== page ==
This method may be used not just for the testing of surfaces, but also for the testing of fluids of all kinds, including air and liquids, and powders. This method may also be used to test for bacteria in food processing factories. Culture confirmations may be performed using these procedures.
Additionally, while the presence of lysed bacteria may be detected by the use of a luminometer, the steps described above can also be used to detect the bacteria by a variety of immunological and chromatographical techniques, once the sample has been purified and the target bacterial cells are lysed.
It should be noted that there may be a low level of luminescence given off by the reaction of ATP from unlysed cells with the luciferin-luciferase. However, the greatest ATP luminescence reaction will be from the lysed bacterial cells. The luminometer can be adjusted to compensate for any“background” illumination.
Many different bacteria may be detected using this method, including but not limited to Salmonella, E. coli, Lysteria, Streptococcus pneumoniae, Streptococcus fasciae, Staphylococcus aurea, and many others.
The use of a lytic enzyme for the detection and count of bacteria is not limited to the use of the enzyme on a membrane ticket. The lytic enzyme may also be used in flourescent detection system, a reflective detection system, for rupturing cells to assay a bacteria by studying the constituents of the bacteria, or for any other number of detection systems. This enzyme may be used to detect and quantify bacteria using other illuminescent systems and methods, wherein the rupturing of the cell is necessary or helpful to detect and quantify some quality of the cell including but not limited to conductance, reflectance, and other systems. Indeed the lytic enzyme may also be utilized with various detection systems in addition to photomultiplier tube systems including photodiode, charge coupled devices, photographic imaging, visual luminescence, lateral flow gold immunoassay systems, and others.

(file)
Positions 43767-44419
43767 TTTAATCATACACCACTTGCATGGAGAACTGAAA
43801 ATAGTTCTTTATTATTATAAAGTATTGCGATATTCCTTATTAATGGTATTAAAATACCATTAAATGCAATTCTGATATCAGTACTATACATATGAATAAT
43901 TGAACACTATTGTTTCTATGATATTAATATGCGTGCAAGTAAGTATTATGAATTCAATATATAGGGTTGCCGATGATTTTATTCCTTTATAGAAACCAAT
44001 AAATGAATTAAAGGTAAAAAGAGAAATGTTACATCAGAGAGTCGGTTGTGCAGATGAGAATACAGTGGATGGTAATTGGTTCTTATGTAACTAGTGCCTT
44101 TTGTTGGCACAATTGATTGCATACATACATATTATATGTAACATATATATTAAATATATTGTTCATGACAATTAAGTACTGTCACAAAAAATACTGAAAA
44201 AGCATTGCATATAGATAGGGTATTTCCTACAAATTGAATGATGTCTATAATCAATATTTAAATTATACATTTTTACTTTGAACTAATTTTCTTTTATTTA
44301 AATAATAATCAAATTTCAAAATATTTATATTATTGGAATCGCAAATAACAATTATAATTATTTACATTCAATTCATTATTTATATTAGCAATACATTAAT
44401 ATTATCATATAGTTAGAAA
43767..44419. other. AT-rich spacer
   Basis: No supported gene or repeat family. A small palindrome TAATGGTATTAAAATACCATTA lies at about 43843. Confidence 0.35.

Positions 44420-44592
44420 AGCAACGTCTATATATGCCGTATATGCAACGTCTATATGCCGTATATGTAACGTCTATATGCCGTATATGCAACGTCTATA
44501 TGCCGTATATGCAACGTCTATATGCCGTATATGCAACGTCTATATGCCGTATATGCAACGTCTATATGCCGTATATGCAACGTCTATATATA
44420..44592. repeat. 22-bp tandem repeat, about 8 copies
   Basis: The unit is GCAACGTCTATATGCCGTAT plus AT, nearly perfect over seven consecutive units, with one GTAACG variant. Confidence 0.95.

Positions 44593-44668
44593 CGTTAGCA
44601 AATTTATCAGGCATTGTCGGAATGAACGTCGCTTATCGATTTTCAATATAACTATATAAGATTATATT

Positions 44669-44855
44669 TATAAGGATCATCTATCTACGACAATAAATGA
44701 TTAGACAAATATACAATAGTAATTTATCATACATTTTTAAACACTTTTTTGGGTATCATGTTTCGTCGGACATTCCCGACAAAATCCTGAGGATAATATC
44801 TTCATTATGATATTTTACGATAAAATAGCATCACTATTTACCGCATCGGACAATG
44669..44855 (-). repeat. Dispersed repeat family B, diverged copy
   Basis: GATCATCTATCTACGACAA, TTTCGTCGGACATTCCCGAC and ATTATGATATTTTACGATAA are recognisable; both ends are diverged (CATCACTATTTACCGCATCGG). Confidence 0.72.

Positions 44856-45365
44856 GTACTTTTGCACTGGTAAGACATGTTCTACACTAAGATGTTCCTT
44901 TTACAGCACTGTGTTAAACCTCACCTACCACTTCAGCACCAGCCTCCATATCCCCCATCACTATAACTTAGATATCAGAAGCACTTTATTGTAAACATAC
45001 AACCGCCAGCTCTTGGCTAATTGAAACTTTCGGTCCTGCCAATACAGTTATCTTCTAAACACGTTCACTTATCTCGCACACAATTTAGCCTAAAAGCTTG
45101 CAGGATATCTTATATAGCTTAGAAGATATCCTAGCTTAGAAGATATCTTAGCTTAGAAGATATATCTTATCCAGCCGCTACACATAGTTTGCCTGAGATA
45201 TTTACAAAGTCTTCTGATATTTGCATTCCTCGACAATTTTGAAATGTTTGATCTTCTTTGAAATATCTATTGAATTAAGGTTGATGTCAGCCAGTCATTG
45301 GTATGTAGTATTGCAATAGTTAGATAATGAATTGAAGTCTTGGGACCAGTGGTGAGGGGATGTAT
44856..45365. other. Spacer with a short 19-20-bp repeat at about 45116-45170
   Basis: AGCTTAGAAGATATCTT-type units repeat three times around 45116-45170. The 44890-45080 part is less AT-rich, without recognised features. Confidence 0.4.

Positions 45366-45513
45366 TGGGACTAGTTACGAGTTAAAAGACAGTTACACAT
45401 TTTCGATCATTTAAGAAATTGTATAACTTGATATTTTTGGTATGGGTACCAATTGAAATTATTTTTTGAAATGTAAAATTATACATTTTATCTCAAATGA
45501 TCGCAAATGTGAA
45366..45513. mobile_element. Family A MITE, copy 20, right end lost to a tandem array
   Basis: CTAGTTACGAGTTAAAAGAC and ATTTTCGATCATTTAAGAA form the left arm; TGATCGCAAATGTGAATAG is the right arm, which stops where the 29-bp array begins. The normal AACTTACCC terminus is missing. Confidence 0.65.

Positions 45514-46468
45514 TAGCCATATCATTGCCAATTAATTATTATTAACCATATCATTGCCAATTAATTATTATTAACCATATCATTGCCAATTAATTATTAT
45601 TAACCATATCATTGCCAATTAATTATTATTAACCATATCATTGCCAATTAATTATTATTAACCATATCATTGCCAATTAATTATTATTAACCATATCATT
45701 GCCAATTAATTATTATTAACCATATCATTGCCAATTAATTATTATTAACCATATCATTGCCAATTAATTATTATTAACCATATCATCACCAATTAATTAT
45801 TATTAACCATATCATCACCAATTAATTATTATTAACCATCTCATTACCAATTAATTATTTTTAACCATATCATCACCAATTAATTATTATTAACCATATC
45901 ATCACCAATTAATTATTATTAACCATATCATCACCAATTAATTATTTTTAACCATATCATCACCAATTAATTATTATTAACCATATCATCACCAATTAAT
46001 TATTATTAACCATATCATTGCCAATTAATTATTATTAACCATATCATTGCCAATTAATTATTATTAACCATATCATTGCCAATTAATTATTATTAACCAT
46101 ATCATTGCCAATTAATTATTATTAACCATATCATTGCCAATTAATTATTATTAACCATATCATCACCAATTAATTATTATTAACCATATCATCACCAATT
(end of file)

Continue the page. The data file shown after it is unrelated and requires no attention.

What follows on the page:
For example, the lytic enzyme may be used to lyse the bacteria to study the mitochondria of the cell. The lytic enzyme may also be used to lyse cells to help determine the radioactive count where radioactive markers have been added to the cells via the growth media. Fluorescent techniques may also be used to quantify the bacteria after the bacteria have been lysed. Reflectance systems can be used in conjunction with the lytic enzyme technology. The use of this (these) lytic enzyme(s) may be used with various immunological assays, wherein the antibodies are directed against various internal components of the bacteria, such that the lysing of the cell yields superior immunological responses. The rupturing of specific bacterial cells to expose cell fragments enhances the accuracy of detection. These techniques, which can include lateral flow, flow through, agglutination, and other similar tests used in immunological studies, may be used to identify the bacteria. The lytic enzymes may also be used for the colorimetric assay or identification of bacteria or constituents thereof
The lytic enzyme may also be used in visual tests, wherein the enzyme is added to an aliquot of a turbid sample. If the phage associated lytic enzyme is specific for the contaminating bacteria, there will be a visual change of the sample.
Indeed, lytic enzymes may be used in place of bacterial releasing agent so as to lyse specific bacteria for any and all kinds of bacterial detection and quantification systems. More than one lytic enzyme may be used where the precise determination of the bacteria present is not as critical, or when it is desirable to assay for more than one particular bacteria.
The following example illustrates the use of the lytic enzyme for the use of the enzyme in an ATP detection assay. Phage Associated Enzyme / ATP Detection Assay
The releasing reagent containing the group C phage lysin enzyme is prepared as follows:
Group C streptococcal strain 26RP66 (ATCC #21597) or any other group C streptococcal S strain is grown in Todd Hewitt medium at 37 degree. C. to an OD of 0.23 at 650 nm in an 18 mm tube. Group C bacteriophage (C1) (ATCC #21597-B1) at a titer of 5.times.10.sup. 6 is added at a ratio of 1 part phage to 4 parts cells. The mixture is allowed to remain at 37 degree. C. for 18 min at which time the infected cells are poured over ice cubes to reduce the temperature of the solution to below 15 degree. C. The infected cells are then harvested in a refrigerated centrifuge and suspended in 1/300th of the original volume in 0.1M phosphate buffer, pH 6.1 containing 5.times.10.sup.−3M dithiothreitol and 10 ug of DNAase. The cells will lyse releasing phage and the lysin enzyme. After centrifugation at 100,000.times. g for 5 hrs to remove most of the cell debris and phage, the enzyme solution is aliquoted and tested for its ability to lyse Group A Streptococci.
The number of units/ml in a lot of enzyme is determined to be the reciprocal of the highest dilution of enzyme required to reduce the OD650 of a suspension of group A streptococci at an OD of 0.3 to 0.15 in 15 min units are produced in a single 12 liter batch.